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Ruth Slatter, Odd Victorian Objects: Christmas Trees

2015 December 23
by lucinda matthews-jones

Although Christmas trees had been brought to England before the beginning of Queen Victoria’s reign in 1837, it was Prince Albert’s influence on the Queen that first led to these material things becoming essential components of an English Christmas. Originating in Germany, with legendry links to St Boniface who introduced the Germans to Christianity, Albert encouraged his young wife to adopt this festive tradition after they were married in 1840. Setting an example that was then quickly copied first by the English elite and then adopted throughout society, Queen Victoria’s example not only established the practice of displaying and decorating a Christmas tree, but also contributed to a more general growth in the popularity of the festive season. Royal ascent for the Christmas tree combined with the Oxford Movement’s re-statement of the importance of Christmas and many other religious festivals, and the publication of Charles Dickens’ A Christmas Carol in 1843 resulted in Christmas being established as a popular and respectable Christian activity in the Victorian calendar.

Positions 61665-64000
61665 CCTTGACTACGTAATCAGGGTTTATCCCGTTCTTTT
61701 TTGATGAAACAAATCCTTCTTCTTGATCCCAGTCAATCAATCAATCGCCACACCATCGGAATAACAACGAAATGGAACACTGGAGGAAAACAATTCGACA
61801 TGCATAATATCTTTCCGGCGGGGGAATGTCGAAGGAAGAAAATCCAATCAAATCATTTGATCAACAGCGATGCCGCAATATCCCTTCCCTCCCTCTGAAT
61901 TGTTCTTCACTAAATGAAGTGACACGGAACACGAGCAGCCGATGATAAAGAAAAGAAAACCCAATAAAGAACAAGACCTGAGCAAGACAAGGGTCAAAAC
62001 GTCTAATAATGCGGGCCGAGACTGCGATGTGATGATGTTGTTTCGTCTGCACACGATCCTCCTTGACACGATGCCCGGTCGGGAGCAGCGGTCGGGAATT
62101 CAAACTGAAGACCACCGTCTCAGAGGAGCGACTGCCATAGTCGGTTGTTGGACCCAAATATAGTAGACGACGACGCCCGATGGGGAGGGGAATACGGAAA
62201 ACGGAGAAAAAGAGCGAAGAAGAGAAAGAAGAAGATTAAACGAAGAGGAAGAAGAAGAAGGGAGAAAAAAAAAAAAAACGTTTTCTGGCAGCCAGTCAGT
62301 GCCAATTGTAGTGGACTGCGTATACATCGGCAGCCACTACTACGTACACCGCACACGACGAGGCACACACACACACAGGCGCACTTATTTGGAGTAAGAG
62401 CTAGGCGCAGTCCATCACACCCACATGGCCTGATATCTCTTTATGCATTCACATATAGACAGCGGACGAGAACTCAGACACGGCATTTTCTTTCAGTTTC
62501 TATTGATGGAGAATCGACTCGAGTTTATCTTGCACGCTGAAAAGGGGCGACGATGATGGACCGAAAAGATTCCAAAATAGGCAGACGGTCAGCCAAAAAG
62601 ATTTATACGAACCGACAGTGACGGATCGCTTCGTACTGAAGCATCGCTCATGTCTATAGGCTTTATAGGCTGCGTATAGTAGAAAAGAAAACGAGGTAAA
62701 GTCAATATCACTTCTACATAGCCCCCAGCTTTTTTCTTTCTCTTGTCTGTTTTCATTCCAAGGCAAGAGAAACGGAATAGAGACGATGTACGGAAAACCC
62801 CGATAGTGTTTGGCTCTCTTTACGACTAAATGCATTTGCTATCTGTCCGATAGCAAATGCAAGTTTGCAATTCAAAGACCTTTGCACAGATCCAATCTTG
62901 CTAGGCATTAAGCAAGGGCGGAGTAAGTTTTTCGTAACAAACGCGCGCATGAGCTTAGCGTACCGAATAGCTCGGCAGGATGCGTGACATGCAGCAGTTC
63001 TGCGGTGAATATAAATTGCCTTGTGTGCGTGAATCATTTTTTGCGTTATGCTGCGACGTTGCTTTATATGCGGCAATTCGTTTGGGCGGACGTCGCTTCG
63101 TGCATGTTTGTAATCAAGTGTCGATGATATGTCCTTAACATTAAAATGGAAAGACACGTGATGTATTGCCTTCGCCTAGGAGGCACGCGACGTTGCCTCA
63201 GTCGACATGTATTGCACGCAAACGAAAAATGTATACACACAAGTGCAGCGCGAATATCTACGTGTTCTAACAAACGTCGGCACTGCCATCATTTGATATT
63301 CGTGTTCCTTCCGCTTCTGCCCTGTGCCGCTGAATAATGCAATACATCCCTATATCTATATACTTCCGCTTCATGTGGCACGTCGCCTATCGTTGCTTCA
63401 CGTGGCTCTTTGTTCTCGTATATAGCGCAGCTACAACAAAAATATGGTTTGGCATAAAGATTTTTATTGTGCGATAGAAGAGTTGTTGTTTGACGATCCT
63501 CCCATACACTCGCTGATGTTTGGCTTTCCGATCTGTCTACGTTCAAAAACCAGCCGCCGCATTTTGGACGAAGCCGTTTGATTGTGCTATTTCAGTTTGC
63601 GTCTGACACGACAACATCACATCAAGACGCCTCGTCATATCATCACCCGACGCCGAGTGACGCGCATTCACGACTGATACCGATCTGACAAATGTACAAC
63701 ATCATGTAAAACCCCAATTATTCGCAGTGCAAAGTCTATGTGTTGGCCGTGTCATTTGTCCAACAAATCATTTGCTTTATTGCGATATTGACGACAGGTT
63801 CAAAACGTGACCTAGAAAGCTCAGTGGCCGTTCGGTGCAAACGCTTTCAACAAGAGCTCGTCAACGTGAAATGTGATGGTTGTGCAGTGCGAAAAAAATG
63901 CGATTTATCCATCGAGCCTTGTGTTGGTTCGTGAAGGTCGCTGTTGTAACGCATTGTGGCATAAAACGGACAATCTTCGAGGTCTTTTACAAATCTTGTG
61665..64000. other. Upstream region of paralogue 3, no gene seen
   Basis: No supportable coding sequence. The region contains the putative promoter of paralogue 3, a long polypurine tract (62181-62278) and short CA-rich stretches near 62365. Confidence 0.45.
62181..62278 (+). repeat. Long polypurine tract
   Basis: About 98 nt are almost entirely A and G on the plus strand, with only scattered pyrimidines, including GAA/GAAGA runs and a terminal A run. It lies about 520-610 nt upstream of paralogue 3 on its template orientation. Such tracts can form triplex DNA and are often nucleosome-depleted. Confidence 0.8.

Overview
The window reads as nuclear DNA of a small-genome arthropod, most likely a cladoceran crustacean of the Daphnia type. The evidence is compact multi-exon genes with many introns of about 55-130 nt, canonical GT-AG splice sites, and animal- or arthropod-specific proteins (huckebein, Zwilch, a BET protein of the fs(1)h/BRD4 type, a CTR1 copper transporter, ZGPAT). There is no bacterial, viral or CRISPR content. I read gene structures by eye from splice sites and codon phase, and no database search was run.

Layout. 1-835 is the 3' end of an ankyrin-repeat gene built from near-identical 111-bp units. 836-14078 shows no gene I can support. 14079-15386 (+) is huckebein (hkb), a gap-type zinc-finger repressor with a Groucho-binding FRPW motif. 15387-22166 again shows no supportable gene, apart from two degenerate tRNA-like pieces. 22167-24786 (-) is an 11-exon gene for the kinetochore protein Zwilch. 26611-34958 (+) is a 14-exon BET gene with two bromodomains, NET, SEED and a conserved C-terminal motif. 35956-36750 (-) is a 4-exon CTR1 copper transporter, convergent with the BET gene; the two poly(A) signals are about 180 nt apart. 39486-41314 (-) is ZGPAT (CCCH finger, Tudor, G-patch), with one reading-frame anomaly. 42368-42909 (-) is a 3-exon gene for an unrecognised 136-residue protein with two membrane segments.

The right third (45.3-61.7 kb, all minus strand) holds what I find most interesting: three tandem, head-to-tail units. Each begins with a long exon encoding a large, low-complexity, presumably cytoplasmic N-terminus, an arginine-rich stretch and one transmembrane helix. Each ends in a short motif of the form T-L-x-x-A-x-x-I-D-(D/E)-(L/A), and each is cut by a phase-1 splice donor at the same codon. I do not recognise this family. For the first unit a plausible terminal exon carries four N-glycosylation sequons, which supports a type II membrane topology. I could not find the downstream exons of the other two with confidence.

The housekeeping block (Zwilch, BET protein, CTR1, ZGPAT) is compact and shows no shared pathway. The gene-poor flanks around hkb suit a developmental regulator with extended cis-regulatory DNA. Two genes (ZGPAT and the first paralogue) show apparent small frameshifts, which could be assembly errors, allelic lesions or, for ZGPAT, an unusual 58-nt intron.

FIG.1 Drawing ‘Christmas Tree Fete at Mr Charrington’s Assembly Hall, Mill End’, 1893, S.379-2011 © Victoria and Albert Museum, 2015

FIG.1 Drawing ‘Christmas Tree Fete at Mr Charrington’s Assembly Hall, Mill End’, 1893, S.379-2011 © Victoria and Albert Museum, 2015

Christmas trees quickly became synonymous with Christmas. Public places and institutions adopted Christmas trees as central festive ornaments. In 1875, the Archway Road Wesleyan Chapel decided to celebrate Christmas with a selection of lectures and a Christmas tree, in 1876 the Bow Road Wesleyan Mission Circuit decided to erect a Christmas tree at their bazaar and this image of Mr Charrington’s Assembly Hall in 1893, illustrates a large Christmas tree centrally positioned on the hall’s stage.

Images of Christmas trees also became extremely popular on Christmas cards, these examples from the Victoria and Albert Museum’s collections dating from c.1860-1880 and c.1900.

FIG.2 A Merry Christmas Greeting Card, c.1860-1880, E.1925-1953 © Victoria and Albert Museum, 2015  FIG.3 A Happy New Year to You Greeting Card, c.1900, E.2029-1953 © Victoria and Albert Museum, 2015

FIG.2 A Merry Christmas Greeting Card, c.1860-1880, E.1925-1953 © Victoria and Albert Museum, 2015 FIG.3 A Happy New Year to You Greeting Card, c.1900, E.2029-1953 © Victoria and Albert Museum, 2015

Representing children decorating trees in preparation for Christmas, these cards illustrate the important place that the tree had rapidly gained within Victorian Christmas traditions.